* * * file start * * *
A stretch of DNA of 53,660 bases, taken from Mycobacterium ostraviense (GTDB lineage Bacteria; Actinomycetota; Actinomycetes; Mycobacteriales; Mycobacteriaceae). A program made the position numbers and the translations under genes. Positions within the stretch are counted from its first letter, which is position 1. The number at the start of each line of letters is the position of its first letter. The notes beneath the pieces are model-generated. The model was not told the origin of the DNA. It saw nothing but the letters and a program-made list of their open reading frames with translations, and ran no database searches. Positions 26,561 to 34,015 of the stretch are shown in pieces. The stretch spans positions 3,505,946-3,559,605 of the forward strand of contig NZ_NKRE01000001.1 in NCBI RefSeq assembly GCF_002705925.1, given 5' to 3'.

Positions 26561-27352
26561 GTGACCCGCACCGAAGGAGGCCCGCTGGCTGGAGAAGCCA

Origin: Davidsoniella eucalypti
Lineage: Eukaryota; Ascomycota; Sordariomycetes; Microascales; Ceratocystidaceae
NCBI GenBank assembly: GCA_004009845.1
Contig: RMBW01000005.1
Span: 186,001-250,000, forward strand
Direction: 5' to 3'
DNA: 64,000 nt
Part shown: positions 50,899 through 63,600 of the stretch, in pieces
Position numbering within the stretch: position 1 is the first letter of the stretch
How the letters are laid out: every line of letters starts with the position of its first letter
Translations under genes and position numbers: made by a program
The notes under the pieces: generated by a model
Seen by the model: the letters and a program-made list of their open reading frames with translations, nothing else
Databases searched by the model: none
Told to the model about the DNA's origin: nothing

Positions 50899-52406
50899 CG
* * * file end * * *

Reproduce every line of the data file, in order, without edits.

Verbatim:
A stretch of DNA of 53,660 bases, taken from Mycobacterium ostraviense (GTDB lineage Bacteria; Actinomycetota; Actinomycetes; Mycobacteriales; Mycobacteriaceae). A program made the position numbers and the translations under genes. Positions within the stretch are counted from its first letter, which is position 1. The number at the start of each line of letters is the position of its first letter. The notes beneath the pieces are model-generated. The model was not told the origin of the DNA. It saw nothing but the letters and a program-made list of their open reading frames with translations, and ran no database searches. Positions 26,561 to 34,015 of the stretch are shown in pieces. The stretch spans positions 3,505,946-3,559,605 of the forward strand of contig NZ_NKRE01000001.1 in NCBI RefSeq assembly GCF_002705925.1, given 5' to 3'.

Positions 26561-27352
26561 GTGACCCGCACCGAAGGAGGCCCGCTGGCTGGAGAAGCCA

Origin: Davidsoniella eucalypti
Lineage: Eukaryota; Ascomycota; Sordariomycetes; Microascales; Ceratocystidaceae
NCBI GenBank assembly: GCA_004009845.1
Contig: RMBW01000005.1
Span: 186,001-250,000, forward strand
Direction: 5' to 3'
DNA: 64,000 nt
Part shown: positions 50,899 through 63,600 of the stretch, in pieces
Position numbering within the stretch: position 1 is the first letter of the stretch
How the letters are laid out: every line of letters starts with the position of its first letter
Translations under genes and position numbers: made by a program
The notes under the pieces: generated by a model
Seen by the model: the letters and a program-made list of their open reading frames with translations, nothing else
Databases searched by the model: none
Told to the model about the DNA's origin: nothing

Positions 50899-52406
50899 CG